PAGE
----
But other sectors have been caught between the gaps. 

“Pharmaceutical production has grown by 25% y/y, as it was one of the big winners from import substitution,” RBC’s economics editor, Ivan Tkachev said in a bne IntelliNews podcast on the impact of sanctions on Russia’s economy. “It is deceptive too, as the pharmaceutical sector was one of the most dependent on imports for equipment and inputs, so it has also suffered.”

War economy

Energy exports and extraordinary earnings thanks to soaring oil and gas prices obviously played a big role in propping up Russia’s economy. The economy finished 2022 with a current account surplus of an extraordinary $227bn – more than twice as much as 2021, which was itself an all-time high at $120bn. Russia’s economy earned more money than at any time since the fall of the Soviet Union in 2022, largely because of, not in spite of, sanctions.

In another quirk that leaves Russia with more money, the decision to freeze $300bn of the CBR’s money at the start of the war was considered to be a crushing blow to Putin’s fiscal fortress. The only problem is one year on, and EU officials can’t find most of it. Of the $258bn that the Bank of Russia held in Europe, according to its own reports, the European Union's legal service has only been able to identify €33.8bn ($36.4bn), which was impounded. The other $221.6bn is simply missing and presumably still under the control of Moscow.

Even if this money is found, it remains highly unlikely that the EU can grab it and give it to Ukraine. The money has been frozen, but technically it still belongs to Russia. Governments can only seize another government’s assets if they declare war on it – something that the West has made very clear it has no intention of doing, which leaves the frozen CBR money in limbo.

President Putin’s move to put the economy on a war footing also helped, as did industry’s scramble to retool to take account of the sudden disappearance of many essential inputs due to sanctions and self-sanctioning by suppliers. Companies chose to accelerate investments rather than delay them, and there was a mad rush to find new international partners. In one survey only 20% of companies said they were totally unable to replace banned technology imports from the West.

“Fixed investment expanded by 5.2% and government expenditure by 2.8%. Export and import data have been withheld, but RosStat reported that net trade accounted for 12.8% of GDP, up from 9.3% in 2021,” reports Peach.

However, there was a lot of pain too. On the production side, wholesale and retail trade collapsed by 12.3%, professional services fell by 5.1% and manufacturing declined 2.4%, reports Capital Economics.

“Beyond these sectors, output held up quite well. Construction expanded by 5%, mining by 0.4%, financial services by 2.8%, and most other services sectors by 2% or so. This shows how the hit from sanctions was in specific sectors, and much of Russia's economy was able to adapt,” says Peach, adding latest activity data point to a very small recovery in industry and retail trade at the end of last year.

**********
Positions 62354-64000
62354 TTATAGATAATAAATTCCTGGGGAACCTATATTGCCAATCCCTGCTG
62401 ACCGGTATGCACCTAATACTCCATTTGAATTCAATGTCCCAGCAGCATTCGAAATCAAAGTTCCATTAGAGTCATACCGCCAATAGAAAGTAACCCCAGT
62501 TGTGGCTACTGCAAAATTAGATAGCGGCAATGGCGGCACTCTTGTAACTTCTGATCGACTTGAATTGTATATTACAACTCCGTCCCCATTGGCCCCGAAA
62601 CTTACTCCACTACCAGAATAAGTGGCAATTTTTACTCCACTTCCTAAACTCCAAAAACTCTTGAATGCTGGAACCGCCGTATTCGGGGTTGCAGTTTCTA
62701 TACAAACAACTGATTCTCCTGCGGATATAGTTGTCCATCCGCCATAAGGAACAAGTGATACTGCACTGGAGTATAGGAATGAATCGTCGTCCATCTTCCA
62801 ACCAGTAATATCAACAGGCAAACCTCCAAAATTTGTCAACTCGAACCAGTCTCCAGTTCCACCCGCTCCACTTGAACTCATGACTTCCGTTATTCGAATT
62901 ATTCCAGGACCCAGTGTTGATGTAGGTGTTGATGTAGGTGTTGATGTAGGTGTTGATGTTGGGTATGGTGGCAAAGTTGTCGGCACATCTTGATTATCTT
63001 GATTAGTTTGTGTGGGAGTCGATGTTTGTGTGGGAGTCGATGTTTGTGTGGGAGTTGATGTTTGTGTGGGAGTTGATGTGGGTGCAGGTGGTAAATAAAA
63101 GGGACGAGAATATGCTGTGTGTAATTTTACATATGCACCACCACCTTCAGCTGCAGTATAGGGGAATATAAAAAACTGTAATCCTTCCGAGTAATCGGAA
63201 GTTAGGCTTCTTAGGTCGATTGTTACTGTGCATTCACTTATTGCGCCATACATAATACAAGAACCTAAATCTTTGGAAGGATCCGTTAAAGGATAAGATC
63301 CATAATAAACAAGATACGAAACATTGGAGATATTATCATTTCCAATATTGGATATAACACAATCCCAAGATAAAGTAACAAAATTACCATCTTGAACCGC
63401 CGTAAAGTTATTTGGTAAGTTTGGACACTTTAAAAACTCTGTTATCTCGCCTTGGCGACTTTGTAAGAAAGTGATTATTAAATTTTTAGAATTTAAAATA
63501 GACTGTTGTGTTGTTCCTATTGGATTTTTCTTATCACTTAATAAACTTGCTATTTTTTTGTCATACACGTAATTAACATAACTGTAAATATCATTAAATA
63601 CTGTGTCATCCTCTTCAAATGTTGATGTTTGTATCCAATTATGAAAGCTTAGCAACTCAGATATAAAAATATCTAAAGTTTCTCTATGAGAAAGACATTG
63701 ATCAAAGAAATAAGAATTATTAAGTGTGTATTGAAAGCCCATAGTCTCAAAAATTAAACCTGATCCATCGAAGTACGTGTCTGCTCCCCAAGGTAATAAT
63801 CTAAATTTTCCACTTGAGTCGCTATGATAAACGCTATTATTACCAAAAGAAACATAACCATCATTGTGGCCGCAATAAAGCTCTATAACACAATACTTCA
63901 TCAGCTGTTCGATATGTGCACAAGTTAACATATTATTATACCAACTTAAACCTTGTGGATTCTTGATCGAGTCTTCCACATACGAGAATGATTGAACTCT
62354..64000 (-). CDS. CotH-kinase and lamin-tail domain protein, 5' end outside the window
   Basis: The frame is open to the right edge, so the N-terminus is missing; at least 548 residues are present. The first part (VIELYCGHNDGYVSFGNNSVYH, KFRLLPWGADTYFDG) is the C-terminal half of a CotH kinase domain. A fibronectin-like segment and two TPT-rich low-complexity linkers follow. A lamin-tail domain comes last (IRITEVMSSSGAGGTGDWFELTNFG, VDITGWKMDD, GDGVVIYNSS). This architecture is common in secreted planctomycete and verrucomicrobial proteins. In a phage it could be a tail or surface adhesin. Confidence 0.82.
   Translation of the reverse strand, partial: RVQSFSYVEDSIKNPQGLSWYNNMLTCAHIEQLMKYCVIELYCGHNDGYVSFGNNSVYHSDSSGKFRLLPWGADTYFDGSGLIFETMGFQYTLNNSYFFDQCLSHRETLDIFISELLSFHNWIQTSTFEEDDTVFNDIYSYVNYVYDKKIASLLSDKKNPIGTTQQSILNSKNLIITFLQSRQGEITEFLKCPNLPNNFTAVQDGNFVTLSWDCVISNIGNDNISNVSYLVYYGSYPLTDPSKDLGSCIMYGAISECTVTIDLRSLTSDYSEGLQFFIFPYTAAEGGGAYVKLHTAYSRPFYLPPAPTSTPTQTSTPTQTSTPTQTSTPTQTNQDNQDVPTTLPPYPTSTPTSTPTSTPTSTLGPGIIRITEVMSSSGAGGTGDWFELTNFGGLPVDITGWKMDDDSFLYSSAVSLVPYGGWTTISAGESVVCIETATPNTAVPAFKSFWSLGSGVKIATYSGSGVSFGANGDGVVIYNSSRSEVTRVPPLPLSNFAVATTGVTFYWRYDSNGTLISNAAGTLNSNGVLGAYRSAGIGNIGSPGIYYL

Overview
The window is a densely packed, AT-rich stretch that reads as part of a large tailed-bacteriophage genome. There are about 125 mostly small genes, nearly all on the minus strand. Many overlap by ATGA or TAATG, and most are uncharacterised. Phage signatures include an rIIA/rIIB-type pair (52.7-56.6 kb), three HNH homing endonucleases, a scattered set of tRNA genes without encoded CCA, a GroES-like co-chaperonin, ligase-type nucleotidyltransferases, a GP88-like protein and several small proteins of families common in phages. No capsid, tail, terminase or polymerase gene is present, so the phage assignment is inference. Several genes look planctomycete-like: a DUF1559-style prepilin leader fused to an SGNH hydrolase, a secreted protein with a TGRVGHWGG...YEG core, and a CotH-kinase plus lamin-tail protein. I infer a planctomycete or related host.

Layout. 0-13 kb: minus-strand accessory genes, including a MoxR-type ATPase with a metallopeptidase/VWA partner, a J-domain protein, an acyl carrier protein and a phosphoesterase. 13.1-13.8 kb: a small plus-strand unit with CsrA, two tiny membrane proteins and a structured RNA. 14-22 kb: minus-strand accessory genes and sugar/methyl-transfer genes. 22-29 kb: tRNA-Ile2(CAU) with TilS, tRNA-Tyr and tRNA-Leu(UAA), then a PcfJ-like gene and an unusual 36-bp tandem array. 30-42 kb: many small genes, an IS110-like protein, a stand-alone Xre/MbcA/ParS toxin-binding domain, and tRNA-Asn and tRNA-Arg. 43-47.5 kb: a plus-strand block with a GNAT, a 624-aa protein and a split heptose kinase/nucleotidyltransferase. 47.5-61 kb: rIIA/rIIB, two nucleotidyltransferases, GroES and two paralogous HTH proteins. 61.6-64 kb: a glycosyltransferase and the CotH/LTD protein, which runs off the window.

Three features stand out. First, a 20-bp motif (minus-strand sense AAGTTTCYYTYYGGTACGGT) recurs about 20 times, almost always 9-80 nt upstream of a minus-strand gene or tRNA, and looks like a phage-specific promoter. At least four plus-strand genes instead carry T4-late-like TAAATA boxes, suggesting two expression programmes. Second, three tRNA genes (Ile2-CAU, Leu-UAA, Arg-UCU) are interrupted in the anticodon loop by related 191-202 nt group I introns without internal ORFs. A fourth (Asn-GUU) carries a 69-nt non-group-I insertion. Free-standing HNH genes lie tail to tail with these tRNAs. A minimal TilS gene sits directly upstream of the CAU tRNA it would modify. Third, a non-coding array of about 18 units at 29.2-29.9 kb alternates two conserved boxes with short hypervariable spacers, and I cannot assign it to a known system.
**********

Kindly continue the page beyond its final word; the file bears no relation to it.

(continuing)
Looking ahead, 2023 is likely to remain difficult as the outlook is beset with large unknowns. Russia's energy sector adapted remarkably fast to the imposition of self-sanctioning of oil and successfully redirected all the crude exports from Europe to India and China. The working assumption of most professional analysts is that it will repeat the same trick in 2023 so that the impact on budget revenues will be much milder than the collapse in oil and gas revenues seen in December and January, to prevent another large fall in GDP. While the IMF remains upbeat and expects some small growth, most of the other forecasters are more cautious. The CBR is keeping its options open, predicting GDP change in the range of -1% to +1%, up from its previously pessimistic range of -1% to -4%, while Capital Economics’ current working forecast is for a decline of around 2%, “which will be revised in due course,” says Peach.

“The biggest risk for Russia and Europe comes from the war in Ukraine,” says Isakov. “We are trying to understand what is going to happen in the next four, five six months and take it from there.”

Budget revenues collapse

But Russia has not come off unscathed from the sanctions. After putting 11 months of federal budget surpluses, revenues collapsed in December thanks to the first of the oil embargos. November’s budget would have been in deficit if it hadn’t been for a one-off payment of RUB416bn by Gazprom that kept it in the black, but nevertheless it was an impressive budget performance.

And then it all went wrong. Russia’s budget lost a whopping RUB3.9 trillion ($52bn) in a month in December – as much as the budget is expected to lose in the whole of 2023 – leaving the budget deeply in the red for the year with a 2.3% deficit.

January was no better, as the second round of oil products sanctions loomed. Usually the budget starts the year flat as most of the federal spending happens in December, but this year the government started with a RUB1.8 trillion deficit – half the total expected for the full year in 2023 – its worst result since the 1990s. (chart)